Bill Clinton is about to mark the 25th anniversary of his inauguration as the 42nd US president. Until the night of November 8 2016, millions of voters and experts assumed that he would be celebrating that milestone as the First Gentleman in a second Clinton administration, and that when he returned, he would be welcomed by the party and country both.
On both fronts, they were wrong. Instead, Clinton’s quarter-century anniversary on January 20, 2017 is also Donald Trump’s first – and while once beloved of his country, Clinton’s star has apparently started to fall.
For years, Clinton was a popular figure both nationally and within the Democratic Party. His 2012 speech to the Democratic convention, backing Barack Obama’s reelection bid, was enthusiastically received both inside and outside the hall; Politico wrote that he “stated the case for the 44th president’s reelection in language that was crisper and more compelling than the case Obama so far has made for himself”.
But lately, Clinton’s scent seems to be turning fetid. For the first time since he left office in 2001, more Americans view Clinton unfavourably than do favourably. After peaking at 69% in 2013, Clinton’s favourability rating has slumped to 45%. This trend is unusual among retired presidents. Most can count on nostalgia to sanctify even the most benighted tenure; even the once heinously unpopular George W. Bush enjoyed favourability ratings of 59% as of late 2016.
Two major events kickstarted this unflattering reassessment. First came the 2016 presidential campaign, during which both the Democratic primary and the general election saw his legacy picked over without mercy. The Hillary Clinton-Bernie Sanders duel put Bill Clinton’s policies on welfare, financial regulation, and criminal justice reform under the microscope. Meanwhile, Donald Trump lambasted the North American Free Trade Agreement (NAFTA), signed by Clinton in 1994, as the “worst trade deal ever made”.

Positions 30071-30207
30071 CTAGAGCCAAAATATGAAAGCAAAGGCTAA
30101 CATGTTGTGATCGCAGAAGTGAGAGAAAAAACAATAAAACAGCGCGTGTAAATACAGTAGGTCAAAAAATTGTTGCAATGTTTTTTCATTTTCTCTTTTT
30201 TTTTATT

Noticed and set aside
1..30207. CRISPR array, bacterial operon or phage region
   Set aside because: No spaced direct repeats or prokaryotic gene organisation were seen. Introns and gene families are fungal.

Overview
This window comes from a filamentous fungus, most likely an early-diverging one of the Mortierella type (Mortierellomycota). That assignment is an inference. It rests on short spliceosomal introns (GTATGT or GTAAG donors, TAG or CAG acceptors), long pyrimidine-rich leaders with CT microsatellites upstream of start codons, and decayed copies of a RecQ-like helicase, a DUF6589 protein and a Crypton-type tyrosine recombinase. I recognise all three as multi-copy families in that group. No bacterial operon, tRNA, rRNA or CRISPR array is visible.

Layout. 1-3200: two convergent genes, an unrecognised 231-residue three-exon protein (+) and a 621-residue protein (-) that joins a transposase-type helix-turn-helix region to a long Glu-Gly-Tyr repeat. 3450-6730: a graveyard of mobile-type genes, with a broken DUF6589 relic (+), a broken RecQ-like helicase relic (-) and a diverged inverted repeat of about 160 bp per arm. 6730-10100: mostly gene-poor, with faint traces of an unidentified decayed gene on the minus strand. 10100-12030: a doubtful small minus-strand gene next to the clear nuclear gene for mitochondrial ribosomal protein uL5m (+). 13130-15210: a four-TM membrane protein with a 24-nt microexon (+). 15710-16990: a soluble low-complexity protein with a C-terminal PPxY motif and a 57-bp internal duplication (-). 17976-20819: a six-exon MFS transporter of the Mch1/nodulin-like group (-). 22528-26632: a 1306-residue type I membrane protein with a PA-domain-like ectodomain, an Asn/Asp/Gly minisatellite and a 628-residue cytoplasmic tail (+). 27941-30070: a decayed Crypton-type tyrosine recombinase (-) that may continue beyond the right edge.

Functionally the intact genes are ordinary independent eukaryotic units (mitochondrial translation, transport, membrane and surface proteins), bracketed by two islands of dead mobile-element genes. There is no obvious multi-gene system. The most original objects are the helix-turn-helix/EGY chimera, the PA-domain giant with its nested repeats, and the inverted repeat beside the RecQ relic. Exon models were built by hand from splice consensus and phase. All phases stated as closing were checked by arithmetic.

More recently, the #MeToo movement has prompted a reassessment of Clinton’s personal history, particularly longstanding, unresolved and unproven allegations against him of sexual harassment, sexual assault, and even rape. New York senator Kirsten Gillibrand, a onetime protégé of Hillary Clinton, recently suggested that it would have been “appropriate” for Clinton to have resigned the presidency over the Monica Lewinsky scandal.
These are the political and personal fissures that still cleave Clinton’s legacy 25 years after he took office, and they can seem impossible to close. Was he a pseudo-liberal who enacted watered-down Republicanism or the saviour who brought the Democrats out of the wilderness? A roguish lothario or a sexual predator?
A different kind of president
Clinton was an anomaly from the off. His election marked a transition between generations. He was the first Baby Boomer president and the first not to have served in World War II. He was also a profoundly unlikely president.
1992 was not supposed to be a Democratic year. The incumbent Republican president, George H.W. Bush, was still surfing a wave of popularity following the first Gulf War. Better-known Democratic contenders declined to run, leaving an opening for an obscure Arkansas governor to win the party’s presidential nomination.
Clinton ran as a representative of the New Democrat movement, a faction that emerged in response to the party’s continued political misfortunes. The Democratic candidate had lost in every presidential election since 1976, and the New Democrats blamed the party’s leftward shift, which they claimed alienated Middle Americans. They sought to move the party to the centre by embracing market solutions and limited government, rejecting “identity politics”, and avoiding the appearance of dovishness in foreign policy.
Clinton pursued a New Democrat agenda in the White House, out of both choice and necessity (he had to contend with a Republican-controlled Congress after the 1994 midterms). This makes his legislative legacy a curious hybrid of liberal and conservative measures.